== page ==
Spinning and winning: Claremont Greenshirts re-disc-over team connections

A female student stretches out her arms to catch a frisbee flying through the air.
Ellie Dekker PZ ’23 catches a frisbee during a Claremont Greenshirt’s practice in 2019. (HuxleyAnn Huefner • The Student Life)

Informally known as the Claremont Greens, the women’s ultimate frisbee club at the Claremont Colleges is more than just a sports team — it provides a safe space for students to build social relationships. 

Talia Glass PZ ’25 first discovered the sport from her sister, who had a great experience playing ultimate in college. Before finding comfortability with the sport, however, she “was terrified” of playing on the field. 

“I’d barely thrown a Frisbee, but everyone was so freaking nice,” Glass said. “It could not have been a better opportunity to go into [without] having any experience.” 

She discusses how imperative the Greenshirts community has been during her transition and adjustment to college life amidst a pandemic. 

“Especially with COVID, it’s been really hard to meet people from other schools and actually make real connections with them,” she said. “Classes just aren’t enough to do that. And it’s been really a silver lining for sure. Even though it’s just a couple times a week, I feel like I’ve really made some cool friends.” 

One of those unique friends Glass befriended was Liza Gull HM ’24, one of the team’s handful of captains. Growing up in the Bay Area, the sophomore leader played competitive ultimate for a long time, even competing against the Greens once prior to her time at Harvey Mudd.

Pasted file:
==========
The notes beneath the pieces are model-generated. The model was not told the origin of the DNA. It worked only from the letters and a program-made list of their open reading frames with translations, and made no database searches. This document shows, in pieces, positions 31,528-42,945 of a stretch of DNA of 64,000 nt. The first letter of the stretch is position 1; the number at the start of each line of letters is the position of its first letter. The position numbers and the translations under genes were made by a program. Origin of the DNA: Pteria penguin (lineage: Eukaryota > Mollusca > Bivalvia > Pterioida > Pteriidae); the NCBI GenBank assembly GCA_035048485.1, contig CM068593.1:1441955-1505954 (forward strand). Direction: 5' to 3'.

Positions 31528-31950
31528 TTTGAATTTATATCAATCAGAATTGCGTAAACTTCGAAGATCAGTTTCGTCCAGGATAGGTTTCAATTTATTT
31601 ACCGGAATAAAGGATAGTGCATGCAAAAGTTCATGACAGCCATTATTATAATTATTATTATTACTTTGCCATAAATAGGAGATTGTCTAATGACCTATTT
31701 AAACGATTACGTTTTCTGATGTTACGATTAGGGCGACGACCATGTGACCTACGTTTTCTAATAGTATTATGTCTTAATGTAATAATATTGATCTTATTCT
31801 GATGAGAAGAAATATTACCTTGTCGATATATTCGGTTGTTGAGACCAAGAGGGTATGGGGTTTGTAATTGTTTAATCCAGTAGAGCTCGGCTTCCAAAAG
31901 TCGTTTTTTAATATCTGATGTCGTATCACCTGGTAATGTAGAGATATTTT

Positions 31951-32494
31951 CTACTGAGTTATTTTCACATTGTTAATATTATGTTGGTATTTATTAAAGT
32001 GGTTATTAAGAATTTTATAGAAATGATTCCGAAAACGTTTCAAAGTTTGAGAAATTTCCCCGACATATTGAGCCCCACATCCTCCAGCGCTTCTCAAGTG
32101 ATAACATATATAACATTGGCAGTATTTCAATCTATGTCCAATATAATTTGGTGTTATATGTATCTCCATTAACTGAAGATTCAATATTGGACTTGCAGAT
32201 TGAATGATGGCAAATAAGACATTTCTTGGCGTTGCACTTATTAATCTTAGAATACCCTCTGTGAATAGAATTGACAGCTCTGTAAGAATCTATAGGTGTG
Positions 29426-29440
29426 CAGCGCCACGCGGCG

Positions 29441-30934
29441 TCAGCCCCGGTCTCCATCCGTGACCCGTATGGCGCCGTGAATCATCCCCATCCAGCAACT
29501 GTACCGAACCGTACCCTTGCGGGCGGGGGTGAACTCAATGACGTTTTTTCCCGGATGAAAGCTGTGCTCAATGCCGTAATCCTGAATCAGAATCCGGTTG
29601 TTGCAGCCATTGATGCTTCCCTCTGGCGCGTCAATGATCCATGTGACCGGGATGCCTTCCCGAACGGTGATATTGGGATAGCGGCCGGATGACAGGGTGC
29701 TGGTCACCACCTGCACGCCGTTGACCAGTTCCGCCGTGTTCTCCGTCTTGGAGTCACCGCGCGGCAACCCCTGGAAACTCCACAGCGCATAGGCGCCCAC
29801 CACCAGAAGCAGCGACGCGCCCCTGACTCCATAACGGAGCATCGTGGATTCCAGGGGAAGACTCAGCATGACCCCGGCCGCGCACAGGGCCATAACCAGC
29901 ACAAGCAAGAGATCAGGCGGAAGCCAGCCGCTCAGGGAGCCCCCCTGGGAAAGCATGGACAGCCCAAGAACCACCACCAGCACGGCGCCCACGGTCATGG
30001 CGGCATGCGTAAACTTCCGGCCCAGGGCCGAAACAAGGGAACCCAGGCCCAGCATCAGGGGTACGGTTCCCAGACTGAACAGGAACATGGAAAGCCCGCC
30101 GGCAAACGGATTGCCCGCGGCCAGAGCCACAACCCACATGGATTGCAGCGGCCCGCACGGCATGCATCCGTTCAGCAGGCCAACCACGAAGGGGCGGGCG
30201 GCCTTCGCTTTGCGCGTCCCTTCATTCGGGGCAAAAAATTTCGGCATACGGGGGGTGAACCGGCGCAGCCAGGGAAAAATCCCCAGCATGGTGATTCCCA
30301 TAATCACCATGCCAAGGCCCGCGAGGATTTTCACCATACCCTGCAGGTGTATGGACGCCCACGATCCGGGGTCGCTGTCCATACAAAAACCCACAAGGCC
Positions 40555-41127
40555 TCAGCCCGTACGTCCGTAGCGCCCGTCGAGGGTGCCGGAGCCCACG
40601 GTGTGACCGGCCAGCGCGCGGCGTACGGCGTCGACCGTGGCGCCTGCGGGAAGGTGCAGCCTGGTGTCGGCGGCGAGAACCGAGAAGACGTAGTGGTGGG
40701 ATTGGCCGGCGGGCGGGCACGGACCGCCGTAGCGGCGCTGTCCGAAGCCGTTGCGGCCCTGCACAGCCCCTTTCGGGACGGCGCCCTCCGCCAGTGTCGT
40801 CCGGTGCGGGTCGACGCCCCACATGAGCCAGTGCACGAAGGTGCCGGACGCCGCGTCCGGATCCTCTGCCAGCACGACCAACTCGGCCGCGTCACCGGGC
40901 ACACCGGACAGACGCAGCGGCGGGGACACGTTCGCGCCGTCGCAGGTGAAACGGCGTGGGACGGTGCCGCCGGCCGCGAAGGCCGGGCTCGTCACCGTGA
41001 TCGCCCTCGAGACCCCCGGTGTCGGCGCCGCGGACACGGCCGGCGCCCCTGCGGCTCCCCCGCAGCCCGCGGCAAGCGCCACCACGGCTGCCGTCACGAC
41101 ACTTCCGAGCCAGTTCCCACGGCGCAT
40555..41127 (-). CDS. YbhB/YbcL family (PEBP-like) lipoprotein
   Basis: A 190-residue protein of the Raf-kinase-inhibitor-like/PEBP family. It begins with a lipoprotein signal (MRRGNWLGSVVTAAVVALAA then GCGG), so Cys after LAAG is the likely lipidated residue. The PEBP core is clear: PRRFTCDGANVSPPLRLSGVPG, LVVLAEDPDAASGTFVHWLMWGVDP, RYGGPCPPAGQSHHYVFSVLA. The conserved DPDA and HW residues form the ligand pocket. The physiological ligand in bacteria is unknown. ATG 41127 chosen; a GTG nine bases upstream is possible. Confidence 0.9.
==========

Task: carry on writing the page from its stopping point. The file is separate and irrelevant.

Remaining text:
“Especially with COVID stuff, I’m very grateful for the Greenshirts to have a social and physical activity three plus times per week, to be with other people while releasing stress and energy in a very fun way,” she said. “I’ve met so many people through them and I’m able to see people that I know at other places in the 5Cs, which is really cool.”

With multiple student captains, the Greens organize exercises to build team bonds and foster a welcoming environment. This chemistry proved vital in their tournament at Santa Clara University held Feb. 19 to 20, where the Greens came into the tournament ranked seventh out of teams participating and left as the weekend’s runner-up. 

“Just a humble brag about my rookie class; we’ve got multiple lines of incredible players who have played a lot in high school and also our new players have just picked it up really quick,” Gull said. 

Looking ahead, Gull is excited for what’s to come for the Greens this season.

“Greens are historically better than I think we’ve ever been,” she said. “That’s largely in part to the immense amount of rookie talent we’ve brought.”

The women hope to continue their success with upcoming sectionals against Occidental on April 16, played on their home turf in Claremont.

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